Scientists find new drug candidate for smoking cessation

Source: Xinhua| 2018-10-18 03:37:15|Editor: Chengcheng
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WASHINGTON, Oct. 17 (Xinhua) -- American scientists identified a potential new smoking quit treatment in rodents, according to a study published on Wednesday in the journal Science Advances.

Researchers at Scripps Research gave nicotine-dependent rats an engineered enzyme that broke down nicotine in the bloodstream before it can reach the brain.

Treatment quickly reduced the animals' motivation to take nicotine, reversed their signs of nicotine dependence, and kept them from relapsing when they were given access to nicotine again, according to the study.

"This is a very exciting approach because it can reduce nicotine dependence without inducing cravings and other severe withdrawal symptoms, and it works in the bloodstream, not the brain, so its side effects should be minimal," said the principal investigator Olivier George, associate professor at Scripps Research, a nonprofit American medical research facility in San Diego.

Researchers estimate that about 60 percent of the people who try cigarettes end up as daily smokers, and about 75 percent of daily smokers relapse after quitting, due to nicotine dependence.

The enzyme called NicA2-J1 is an engineered version of a natural enzyme produced by the bacterium Pseudomonas putida. Scientists modified it to optimize its potency, its staying time in the blood, and other pharmacological properties.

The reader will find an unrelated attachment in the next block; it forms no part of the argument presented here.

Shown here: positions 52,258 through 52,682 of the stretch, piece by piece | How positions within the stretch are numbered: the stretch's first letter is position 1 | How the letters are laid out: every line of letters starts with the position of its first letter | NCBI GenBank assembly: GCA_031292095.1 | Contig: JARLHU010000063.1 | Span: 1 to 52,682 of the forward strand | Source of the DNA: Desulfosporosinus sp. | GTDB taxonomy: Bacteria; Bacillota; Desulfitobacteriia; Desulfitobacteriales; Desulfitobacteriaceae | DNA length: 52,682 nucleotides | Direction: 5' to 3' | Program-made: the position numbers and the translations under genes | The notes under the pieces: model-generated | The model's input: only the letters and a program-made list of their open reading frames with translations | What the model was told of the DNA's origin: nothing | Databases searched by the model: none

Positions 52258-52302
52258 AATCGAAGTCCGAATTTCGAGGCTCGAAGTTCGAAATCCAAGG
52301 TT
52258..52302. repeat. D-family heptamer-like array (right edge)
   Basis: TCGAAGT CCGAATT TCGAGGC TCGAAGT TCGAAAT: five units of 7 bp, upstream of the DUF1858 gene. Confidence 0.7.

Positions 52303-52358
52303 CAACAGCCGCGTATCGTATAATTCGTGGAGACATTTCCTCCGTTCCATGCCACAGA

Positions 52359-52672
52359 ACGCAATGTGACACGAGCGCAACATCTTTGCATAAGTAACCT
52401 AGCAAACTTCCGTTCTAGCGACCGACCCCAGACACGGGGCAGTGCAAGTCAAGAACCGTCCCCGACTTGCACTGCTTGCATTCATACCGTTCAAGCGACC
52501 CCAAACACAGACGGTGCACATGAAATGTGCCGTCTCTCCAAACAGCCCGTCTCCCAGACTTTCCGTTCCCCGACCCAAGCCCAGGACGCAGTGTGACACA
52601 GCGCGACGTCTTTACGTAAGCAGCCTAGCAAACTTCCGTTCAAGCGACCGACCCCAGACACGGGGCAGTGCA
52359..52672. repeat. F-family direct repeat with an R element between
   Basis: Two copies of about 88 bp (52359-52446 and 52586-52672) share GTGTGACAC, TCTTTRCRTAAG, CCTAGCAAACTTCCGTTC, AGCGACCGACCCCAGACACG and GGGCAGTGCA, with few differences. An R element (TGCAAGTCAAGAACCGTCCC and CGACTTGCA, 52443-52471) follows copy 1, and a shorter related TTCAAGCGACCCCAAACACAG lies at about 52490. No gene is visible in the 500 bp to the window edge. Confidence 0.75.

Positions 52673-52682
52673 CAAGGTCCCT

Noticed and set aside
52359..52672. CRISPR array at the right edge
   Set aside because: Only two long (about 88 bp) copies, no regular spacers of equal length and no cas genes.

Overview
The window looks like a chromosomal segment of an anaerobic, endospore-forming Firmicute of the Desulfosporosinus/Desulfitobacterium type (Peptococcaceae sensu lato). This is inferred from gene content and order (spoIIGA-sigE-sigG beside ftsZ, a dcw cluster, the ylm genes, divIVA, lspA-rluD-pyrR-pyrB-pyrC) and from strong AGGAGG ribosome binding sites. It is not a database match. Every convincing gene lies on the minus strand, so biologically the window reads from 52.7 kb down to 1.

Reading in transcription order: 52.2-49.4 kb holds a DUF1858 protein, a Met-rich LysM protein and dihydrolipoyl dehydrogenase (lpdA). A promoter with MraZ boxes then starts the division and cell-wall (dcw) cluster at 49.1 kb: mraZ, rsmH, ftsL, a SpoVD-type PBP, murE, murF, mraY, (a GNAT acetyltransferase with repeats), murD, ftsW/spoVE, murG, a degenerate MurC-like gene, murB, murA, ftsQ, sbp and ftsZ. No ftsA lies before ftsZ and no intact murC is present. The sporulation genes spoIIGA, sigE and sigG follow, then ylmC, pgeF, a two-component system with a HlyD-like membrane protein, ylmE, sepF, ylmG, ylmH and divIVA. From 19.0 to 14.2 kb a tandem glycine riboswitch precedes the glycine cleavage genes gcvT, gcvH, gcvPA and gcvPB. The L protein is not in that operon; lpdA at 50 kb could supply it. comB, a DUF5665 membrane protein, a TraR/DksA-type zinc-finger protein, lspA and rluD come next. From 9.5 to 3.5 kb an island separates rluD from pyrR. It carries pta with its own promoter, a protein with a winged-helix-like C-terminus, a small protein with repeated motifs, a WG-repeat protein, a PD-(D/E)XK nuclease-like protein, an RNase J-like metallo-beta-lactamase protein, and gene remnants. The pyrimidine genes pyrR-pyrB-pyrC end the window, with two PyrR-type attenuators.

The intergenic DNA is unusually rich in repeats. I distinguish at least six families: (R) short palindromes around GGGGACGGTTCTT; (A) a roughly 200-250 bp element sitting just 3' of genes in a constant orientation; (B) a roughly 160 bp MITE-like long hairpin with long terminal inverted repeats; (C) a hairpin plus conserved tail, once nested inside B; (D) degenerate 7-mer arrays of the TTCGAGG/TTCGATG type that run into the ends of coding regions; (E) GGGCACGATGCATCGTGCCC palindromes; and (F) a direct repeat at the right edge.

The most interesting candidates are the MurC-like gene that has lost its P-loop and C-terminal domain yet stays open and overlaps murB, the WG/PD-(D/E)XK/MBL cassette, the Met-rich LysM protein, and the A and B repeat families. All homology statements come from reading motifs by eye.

In the new study, lab rats spent 21 hours every day, for 12 days, in a chamber where they could press a lever to give themselves an intravenous infusion of nicotine. In this way they learned to self-administer nicotine, and became dependent on it.

After the 12 days they were given access to nicotine only every 48 hours, which led them to experience withdrawal symptoms between access periods, and therefore to escalate their intake, a classic sign of deepening addiction.

Rats treated with the highest dose of NicA2-J1 (10 mg/kg) continued to self-administer nicotine when they could, but showed very low blood levels of the molecule compared to controls that did not receive the enzyme, according to the study.

Also, signs of nicotine withdrawal, such as susceptibility to pain and aggressive behaviors, were correspondingly reduced during the no-access periods, compared to untreated controls.

Now, the Scripps Research team hopes to take the new enzyme into clinical trials in humans.